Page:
Army interpreters and translators are crucial to establishing human relations between U.S. Military and local cultures.
Interpreters often assisted in the Public Affairs Office.
They are important for addressing the media during crucial events.
As Army interpreters move up the ranks, their duties will become more complex.
Often, 09L MOS began in an office reading and translating foreign language material to English, or vice versa.
Then, they were assigned more responsibilities like translating orally during negotiations and providing guidance to others.
The most respected Army Interpreters served as high-level personal escorts and Top Secret military negotiations.
What does an Army Interpreter make?
The Army has the same base pay for all individuals with the same rank and years of service.
You will notice that as you move up in rank and time of service, you will also get paid more:
|Minimum Monthly Pay
|E-1 +4 months
|Private Second Class
|Private First Class
|Sergeant First Class
|Command Sergeant Major
|Sergeant Major of the Army
The U.S. Army has several benefits included with a monthly salary:
- Medical Insurance
- Vacation Time
- Special Pay
- Housing: Allowances for living expenses, utilities, and maintenance.
- Food: Allowance for the on-base dining hall and access to tax-free department and grocery stores
- Education: Army members can earn full-tuition, merit-based scholarships, allowances for books and fees, plus annual stipend for living expenses.
- Linguists receive a Foreign Language Proficiency Bonus (up to $400 extra for each language spoken, or a total of $1,000 p/ month).
Related Article – Army Ranks and Pay
Most Interpreters agree that it is a very demanding job that requires a lot of education and skill, yet is one of the more rewarding in all of the Army.
The benefits of becoming a translator include learning foreign languages, learning about different cultures, communicating and helping people, and helping your government understand human affairs.
The biggest cons are the amount of time spent needing to learn and master one or more languages.
Army Interpreters are also often sent to high-combat, dangerous places like Afghanistan and the Middle East.
Civilian Job Opportunities
Army Interpreters can continue to work as translators for private companies and other government agencies following retirement from the U.S. Military.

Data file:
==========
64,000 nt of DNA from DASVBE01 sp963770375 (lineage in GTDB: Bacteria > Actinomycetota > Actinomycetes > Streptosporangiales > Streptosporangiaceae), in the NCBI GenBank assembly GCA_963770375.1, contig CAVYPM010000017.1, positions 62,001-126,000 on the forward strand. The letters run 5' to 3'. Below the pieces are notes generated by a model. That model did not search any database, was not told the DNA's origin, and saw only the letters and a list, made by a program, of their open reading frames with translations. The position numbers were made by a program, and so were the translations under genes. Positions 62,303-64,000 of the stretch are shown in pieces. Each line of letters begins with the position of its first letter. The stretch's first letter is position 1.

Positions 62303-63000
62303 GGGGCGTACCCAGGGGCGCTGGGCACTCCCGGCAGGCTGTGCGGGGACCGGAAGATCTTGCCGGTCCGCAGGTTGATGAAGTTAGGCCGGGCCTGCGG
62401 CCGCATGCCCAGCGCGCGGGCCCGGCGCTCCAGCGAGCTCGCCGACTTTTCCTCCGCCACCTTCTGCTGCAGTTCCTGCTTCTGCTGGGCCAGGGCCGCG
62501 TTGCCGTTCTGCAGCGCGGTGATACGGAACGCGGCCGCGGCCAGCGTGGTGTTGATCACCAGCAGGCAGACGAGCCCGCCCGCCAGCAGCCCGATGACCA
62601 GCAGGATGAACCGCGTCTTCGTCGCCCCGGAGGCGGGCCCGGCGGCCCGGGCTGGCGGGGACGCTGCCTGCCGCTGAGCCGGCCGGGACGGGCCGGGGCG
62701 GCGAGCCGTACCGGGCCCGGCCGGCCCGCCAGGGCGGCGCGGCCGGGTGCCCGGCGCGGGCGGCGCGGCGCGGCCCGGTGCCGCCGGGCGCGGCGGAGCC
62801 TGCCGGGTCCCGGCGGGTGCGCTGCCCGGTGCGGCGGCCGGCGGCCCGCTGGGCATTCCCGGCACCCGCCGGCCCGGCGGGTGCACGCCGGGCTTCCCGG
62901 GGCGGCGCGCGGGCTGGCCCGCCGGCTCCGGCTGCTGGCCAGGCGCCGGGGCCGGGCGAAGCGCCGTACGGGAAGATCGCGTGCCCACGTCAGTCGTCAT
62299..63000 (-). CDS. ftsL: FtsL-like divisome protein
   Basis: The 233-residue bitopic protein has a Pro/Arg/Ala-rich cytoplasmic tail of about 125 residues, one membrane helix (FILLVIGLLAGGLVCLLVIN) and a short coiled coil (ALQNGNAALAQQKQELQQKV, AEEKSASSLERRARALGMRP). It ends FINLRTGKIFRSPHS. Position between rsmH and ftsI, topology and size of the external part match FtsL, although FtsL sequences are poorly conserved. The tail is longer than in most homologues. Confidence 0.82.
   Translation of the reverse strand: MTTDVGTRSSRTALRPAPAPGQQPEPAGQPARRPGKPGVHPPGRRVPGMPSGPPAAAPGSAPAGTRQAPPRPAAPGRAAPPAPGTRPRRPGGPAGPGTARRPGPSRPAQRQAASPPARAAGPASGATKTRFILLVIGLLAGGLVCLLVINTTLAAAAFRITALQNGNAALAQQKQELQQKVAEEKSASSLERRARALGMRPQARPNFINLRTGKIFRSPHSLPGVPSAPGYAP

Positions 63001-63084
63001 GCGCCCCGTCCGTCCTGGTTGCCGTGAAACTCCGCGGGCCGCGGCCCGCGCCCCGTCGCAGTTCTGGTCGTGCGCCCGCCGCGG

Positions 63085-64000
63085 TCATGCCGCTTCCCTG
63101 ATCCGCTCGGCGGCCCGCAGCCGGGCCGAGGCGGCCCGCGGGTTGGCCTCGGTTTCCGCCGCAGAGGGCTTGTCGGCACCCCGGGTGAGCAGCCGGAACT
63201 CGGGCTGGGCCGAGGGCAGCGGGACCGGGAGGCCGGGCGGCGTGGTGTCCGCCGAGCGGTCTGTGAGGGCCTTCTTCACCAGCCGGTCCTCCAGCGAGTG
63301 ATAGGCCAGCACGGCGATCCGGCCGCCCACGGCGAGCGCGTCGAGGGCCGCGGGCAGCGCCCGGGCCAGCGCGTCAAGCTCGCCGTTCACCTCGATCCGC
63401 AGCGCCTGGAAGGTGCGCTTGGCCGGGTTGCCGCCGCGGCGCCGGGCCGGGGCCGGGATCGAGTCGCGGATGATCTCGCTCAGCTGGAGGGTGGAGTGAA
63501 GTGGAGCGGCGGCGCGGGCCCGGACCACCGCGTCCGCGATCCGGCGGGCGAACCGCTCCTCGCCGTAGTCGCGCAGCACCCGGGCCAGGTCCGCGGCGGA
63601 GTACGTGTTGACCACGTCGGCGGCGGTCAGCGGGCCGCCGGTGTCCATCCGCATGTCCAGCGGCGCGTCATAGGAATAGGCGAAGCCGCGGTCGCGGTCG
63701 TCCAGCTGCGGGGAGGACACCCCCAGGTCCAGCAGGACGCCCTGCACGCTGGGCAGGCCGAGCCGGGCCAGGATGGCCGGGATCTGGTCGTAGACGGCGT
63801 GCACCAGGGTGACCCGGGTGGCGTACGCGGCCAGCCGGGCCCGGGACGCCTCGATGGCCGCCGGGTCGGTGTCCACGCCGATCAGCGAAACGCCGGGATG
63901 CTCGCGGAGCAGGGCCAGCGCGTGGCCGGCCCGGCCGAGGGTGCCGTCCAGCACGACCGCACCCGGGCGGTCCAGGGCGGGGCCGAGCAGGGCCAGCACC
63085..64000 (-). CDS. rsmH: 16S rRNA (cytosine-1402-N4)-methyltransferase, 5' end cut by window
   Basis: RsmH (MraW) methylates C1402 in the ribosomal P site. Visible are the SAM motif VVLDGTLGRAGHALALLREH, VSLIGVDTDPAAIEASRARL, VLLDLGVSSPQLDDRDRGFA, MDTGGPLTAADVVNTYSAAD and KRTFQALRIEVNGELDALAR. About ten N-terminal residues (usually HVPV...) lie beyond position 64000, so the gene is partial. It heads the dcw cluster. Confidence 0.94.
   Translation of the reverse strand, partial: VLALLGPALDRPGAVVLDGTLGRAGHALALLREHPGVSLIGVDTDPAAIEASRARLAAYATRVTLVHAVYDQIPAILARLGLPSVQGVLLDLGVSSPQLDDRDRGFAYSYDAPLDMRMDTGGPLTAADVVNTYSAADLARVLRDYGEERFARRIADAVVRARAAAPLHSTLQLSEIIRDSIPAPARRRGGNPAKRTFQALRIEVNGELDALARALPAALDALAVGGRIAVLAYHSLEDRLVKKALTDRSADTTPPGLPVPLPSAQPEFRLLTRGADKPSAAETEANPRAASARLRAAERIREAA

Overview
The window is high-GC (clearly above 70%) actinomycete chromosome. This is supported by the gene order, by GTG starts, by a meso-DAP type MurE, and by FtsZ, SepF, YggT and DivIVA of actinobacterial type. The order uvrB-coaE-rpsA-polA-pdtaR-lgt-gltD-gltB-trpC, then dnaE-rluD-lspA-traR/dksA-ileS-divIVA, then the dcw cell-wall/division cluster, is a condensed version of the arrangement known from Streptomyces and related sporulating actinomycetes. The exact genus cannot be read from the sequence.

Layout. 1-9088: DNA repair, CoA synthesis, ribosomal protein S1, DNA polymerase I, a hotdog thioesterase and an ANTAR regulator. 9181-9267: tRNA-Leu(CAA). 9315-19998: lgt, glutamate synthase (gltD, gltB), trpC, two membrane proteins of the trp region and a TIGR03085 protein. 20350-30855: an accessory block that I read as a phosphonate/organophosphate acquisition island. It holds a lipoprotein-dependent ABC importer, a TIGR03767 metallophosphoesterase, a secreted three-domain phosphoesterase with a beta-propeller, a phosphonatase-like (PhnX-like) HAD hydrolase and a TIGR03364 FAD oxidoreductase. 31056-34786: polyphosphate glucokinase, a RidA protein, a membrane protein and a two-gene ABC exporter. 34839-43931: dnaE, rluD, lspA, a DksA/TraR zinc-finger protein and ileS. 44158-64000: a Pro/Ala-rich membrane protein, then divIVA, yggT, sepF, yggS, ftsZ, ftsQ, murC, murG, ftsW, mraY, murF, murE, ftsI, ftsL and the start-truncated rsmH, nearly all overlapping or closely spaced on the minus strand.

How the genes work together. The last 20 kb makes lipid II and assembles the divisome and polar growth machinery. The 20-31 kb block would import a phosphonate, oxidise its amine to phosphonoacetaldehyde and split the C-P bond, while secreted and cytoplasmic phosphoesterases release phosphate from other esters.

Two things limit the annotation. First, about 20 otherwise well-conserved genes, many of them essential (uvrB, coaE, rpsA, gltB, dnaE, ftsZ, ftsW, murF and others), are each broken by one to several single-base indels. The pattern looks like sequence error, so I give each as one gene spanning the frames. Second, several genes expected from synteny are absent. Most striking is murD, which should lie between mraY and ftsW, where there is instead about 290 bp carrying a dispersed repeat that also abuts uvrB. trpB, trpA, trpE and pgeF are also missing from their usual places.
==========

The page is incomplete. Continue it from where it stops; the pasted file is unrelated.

There is also a high demand in education for people that have bilingual skills.
The same is true of leadership roles, which may require people working with different nationalities and languages.
Additionally, the Army PaYS program is a recruitment option to consider for military personnel moving to civilian employment.
Lockheed Martin, AAI Corporation, Concucrrent Technologies, URS, and General Dynamics Land Systems are all companies the Army mentions as currently having partnerships with the Army to hire MOS 09L.
Even though the 09L MOS is no longer active, Army Interpreters/Translators were an important job to the U.S. Military.
Often troops are sent somewhere where they need a specialist that speaks and reads the language, understands the local culture, and can assist with important negotiations and at military checkpoints.
- 7 Army Bonuses For 2023 - March 20, 2022
- 15 Series MOS: US Army Aviation Jobs - July 1, 2020
- 68 Series MOS: A List of Medical Field Jobs in the Army - June 26, 2020
What does an Army Interpreter do?
Army interpreters translate spoken and written language from their specialty to English. They also help fellow soldiers navigate communications in foreign languages when overseas.
How long is AIT for Army Interpreter (MOS 09L)?
The 09L Army MOS is no longer active. The length of your Advanced Individual Training depended on aptitude for languages. Army interpreters were already fluent in their foreign language, and some required English language training to qualify.
What ASVAB scores do you need for Army Interpreter (MOS 09L)?
The Army 09L MOS is no longer active. To become an Army Interpreter, you’d needed a 50 in the English Comprehension Level Test and to be already proficient in one of a number of Middle Eastern languages.
How much does an Army Interpreter (MOS 09L) make?
Like all Army positions, Army Interpreters were paid according to rank and time in service. However, the 09L Army MOS is no longer active.
Is Army Interpreter a combat job?
MOS 09L isn’t a combat position, but many Army Interpreters were sent to combat zones to help troops navigate a foreign country with minimal conflict and misunderstanding.